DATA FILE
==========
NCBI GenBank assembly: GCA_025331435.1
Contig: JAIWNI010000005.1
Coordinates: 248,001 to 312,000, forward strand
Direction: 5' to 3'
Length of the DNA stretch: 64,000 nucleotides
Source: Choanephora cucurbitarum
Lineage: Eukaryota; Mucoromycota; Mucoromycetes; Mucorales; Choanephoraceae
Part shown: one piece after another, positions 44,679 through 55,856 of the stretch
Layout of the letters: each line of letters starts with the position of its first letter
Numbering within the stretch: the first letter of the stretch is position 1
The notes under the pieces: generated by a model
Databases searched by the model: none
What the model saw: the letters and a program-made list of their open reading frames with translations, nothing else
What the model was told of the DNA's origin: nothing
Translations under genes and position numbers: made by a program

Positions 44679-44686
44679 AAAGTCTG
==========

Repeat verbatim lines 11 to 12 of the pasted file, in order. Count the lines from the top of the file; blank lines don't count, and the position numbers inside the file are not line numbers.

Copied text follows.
The notes under the pieces: generated by a model
Databases searched by the model: none